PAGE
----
What language shall I borrow to thank you,
For this, your dying sorrow, your mercy
Lord, make me yours forever, a loyal servant true,
And let me never, never outlive my love for you.
—Medieval Latin poem
What language shall I borrow, to thank you dearest Friend?” goes the familiar line from “O Sacred Head, Now Wounded.” The point is that there isn’t any language at all that can adequately express the thanks God’s Son deserves for giving his life in order to save ours. Though our praises are inadequate, we continue because it is a natural response to God’s gracious gift. We hear the gospel message and we respond in praise and in the giving and dedicating of our lives to our Lord Jesus Christ.
I must admit, though, that whenever I’ve sung that text, the only language I’ve thought about was the language of words. What words best give voice to my gratitude and overflowing love? What words can I use to thank God?
But on occasion the question reminds me to think a little more globally—realizing that despite the six thousand or so languages spoken around the world, none of them can give adequate voice to the thanksgiving God deserves. Even if we took the words for thanksgiving available in all the languages of the world and spoke them simultaneously, we would still fall short.
I’ve discovered that the English language is fairly weak in the area of “thanks” language. The thesaurus I consulted lists the following as replacements for thanks: express thanks, show gratitude, express gratitude, show appreciation, be grateful. Not exactly an abundance of choices.
This issue of Reformed Worship is a timely reminder that not everyone communicates in the same way. Not everyone uses the language of words as their first language. Some people are most fluent in numbers, in musical sounds, in movement, or in creating visual expressions. Singing texts like “What language shall I borrow” and “O for a Thousand Tongues to Sing” ought to remind us that we are all enriched by the variety of languages God’s people use—including visual and kinetic as well as English, Urdu, or Afrikaans.
As Eric Nykamp writes in “A Creative Communion” (p. 18), “There are many ways for people to express their intelligence, and yet too often we—including people in the church—reinforce the cultural bias toward verbal and mathematical intelligences over other ways of expressing intelligence.”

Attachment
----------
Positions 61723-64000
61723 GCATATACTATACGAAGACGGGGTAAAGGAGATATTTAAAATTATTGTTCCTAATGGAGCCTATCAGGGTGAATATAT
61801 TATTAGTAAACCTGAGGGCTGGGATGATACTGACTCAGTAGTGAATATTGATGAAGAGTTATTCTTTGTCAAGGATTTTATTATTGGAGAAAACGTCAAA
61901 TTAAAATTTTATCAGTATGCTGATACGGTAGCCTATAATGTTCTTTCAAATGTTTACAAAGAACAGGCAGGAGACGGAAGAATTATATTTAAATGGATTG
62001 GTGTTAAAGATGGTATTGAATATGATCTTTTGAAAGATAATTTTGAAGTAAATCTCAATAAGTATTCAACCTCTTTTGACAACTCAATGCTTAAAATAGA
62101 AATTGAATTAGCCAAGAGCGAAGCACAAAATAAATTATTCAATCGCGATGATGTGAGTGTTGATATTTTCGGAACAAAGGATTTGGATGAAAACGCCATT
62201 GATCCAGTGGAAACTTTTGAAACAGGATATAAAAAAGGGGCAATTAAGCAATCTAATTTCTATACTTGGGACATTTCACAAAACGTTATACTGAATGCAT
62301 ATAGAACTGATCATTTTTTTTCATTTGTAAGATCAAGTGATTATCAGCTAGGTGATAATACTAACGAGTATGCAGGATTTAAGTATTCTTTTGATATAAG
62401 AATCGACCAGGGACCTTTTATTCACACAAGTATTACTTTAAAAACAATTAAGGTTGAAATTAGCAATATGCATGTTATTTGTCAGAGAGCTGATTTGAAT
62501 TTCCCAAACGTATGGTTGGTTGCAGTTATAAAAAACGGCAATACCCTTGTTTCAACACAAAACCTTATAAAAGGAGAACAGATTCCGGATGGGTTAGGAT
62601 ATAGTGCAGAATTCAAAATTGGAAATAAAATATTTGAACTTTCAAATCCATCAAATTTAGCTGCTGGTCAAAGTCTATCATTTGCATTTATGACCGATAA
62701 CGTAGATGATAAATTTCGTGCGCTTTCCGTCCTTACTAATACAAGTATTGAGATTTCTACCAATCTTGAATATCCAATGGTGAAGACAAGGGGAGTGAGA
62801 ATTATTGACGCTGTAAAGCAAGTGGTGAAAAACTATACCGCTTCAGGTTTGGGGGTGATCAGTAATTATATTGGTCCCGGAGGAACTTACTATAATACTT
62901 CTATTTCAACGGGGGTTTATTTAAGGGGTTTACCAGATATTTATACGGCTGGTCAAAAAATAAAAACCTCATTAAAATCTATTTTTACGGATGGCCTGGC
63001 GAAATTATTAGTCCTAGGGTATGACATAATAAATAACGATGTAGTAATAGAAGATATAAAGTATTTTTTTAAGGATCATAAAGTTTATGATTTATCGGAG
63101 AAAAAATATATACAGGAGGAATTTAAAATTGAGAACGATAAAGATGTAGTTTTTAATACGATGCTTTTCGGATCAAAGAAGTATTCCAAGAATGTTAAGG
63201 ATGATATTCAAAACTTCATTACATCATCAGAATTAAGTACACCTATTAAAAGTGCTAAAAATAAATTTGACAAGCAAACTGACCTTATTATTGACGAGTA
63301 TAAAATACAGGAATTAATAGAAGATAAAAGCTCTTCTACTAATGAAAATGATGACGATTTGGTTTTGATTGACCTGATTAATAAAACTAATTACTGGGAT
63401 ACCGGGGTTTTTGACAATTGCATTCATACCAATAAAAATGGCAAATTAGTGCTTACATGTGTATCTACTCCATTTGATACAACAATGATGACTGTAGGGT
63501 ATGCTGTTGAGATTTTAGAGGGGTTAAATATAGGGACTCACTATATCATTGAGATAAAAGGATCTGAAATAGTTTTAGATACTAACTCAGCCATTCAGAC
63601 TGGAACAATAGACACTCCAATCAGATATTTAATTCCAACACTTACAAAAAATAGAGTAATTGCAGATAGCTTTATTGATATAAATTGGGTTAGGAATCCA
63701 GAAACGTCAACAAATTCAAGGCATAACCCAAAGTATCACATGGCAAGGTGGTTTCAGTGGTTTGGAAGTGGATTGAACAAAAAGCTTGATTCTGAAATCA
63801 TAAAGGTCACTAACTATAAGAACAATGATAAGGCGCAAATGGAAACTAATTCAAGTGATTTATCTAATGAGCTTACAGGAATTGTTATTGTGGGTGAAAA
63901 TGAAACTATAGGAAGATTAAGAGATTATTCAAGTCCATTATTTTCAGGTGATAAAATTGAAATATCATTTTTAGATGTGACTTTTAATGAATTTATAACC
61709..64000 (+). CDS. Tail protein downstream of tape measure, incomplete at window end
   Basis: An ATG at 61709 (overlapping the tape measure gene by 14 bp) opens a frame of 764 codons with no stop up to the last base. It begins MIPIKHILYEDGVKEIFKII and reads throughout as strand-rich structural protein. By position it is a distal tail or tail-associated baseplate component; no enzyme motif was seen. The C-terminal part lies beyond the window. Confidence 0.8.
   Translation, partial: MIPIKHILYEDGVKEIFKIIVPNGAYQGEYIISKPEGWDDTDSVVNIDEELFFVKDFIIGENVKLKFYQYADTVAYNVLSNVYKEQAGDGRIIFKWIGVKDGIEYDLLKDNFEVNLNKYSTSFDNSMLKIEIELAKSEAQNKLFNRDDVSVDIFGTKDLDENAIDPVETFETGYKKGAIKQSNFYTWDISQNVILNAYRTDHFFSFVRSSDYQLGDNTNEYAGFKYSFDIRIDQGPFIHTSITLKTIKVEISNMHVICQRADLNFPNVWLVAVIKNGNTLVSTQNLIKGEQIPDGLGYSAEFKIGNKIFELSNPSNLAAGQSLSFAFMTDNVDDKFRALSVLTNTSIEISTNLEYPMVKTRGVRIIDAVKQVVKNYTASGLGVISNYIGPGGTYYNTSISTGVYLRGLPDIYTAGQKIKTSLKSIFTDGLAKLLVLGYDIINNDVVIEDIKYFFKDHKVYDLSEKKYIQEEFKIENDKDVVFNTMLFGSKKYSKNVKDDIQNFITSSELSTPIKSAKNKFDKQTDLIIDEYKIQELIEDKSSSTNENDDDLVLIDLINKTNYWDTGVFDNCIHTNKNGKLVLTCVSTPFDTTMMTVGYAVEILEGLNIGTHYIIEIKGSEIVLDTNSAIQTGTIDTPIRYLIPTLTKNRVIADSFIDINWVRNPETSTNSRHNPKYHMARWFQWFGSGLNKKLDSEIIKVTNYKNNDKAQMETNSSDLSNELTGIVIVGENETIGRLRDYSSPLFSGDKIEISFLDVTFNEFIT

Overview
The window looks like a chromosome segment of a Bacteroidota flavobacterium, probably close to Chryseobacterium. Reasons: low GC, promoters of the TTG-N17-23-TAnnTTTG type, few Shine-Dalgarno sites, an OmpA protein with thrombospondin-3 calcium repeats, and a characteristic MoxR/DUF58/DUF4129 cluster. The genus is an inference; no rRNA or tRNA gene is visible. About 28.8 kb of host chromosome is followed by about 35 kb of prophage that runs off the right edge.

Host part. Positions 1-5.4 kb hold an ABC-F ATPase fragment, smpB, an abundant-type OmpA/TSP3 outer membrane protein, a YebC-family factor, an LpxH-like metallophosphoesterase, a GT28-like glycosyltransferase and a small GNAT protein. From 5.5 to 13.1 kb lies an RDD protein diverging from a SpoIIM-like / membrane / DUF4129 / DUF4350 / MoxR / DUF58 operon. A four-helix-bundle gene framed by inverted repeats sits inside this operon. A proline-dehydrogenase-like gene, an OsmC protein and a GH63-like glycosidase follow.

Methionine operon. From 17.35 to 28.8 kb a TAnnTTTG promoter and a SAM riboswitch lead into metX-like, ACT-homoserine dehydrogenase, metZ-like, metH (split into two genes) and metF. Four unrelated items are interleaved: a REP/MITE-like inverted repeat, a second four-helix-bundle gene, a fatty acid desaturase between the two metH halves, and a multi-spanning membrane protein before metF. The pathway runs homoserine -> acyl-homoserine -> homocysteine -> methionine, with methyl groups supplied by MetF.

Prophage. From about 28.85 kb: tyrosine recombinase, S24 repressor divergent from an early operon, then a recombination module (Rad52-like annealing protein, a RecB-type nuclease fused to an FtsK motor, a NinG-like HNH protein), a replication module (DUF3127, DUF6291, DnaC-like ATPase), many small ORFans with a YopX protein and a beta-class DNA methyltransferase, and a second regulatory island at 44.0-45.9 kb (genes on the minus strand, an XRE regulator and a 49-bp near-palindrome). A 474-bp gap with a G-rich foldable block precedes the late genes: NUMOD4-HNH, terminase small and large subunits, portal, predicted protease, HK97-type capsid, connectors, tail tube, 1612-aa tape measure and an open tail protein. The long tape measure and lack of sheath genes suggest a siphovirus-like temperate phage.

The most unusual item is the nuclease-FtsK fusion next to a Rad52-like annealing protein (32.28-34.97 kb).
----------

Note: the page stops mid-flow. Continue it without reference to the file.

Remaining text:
I don’t know whether multiple intelligence theory inspired the churches represented in this issue of RW, but throughout this issue you will find examples of people who are creating room for some of these “other” languages as they respond to the gospel message. Hessel Park Church in Champaign, Illinois, encouraged members of the congregation to respond visually to a sermon series on hope. Trinity Church in Livermore, California, and St. Andrew’s United Methodist Church in St. Albans, West Virginia, found ways to integrate the work of local artists in a worship setting. Freelance writer Sonya Vanderveen Feddema used a visual—a pile of rocks—in a dramatic reading to help communicate a message.
In all these situations the communication is in multiple directions. The artist creates in response to Scripture, a song or sermon, an act of God in her life. Her response is an offering to God but also to all those who see the visual.
Just as we spend a great deal of time educating our children about the spoken word, so we need to educate our congregants about the visual languages we use in worship. Again in the words of Eric Nykamp, “Art is most meaningful when it is not left to speak for itself. As artists, we have a responsibility to help our communities and congregations become more visually literate, which means taking time to explain how to look at art” (p. 21). In his article, Nykamp offers artists a clear example of how to do just that.
As for what type of visual art is right for your congregation, take a look at the column “Come and See” featured on the back cover of each issue. To quote Dean Heetderks, “It depends.”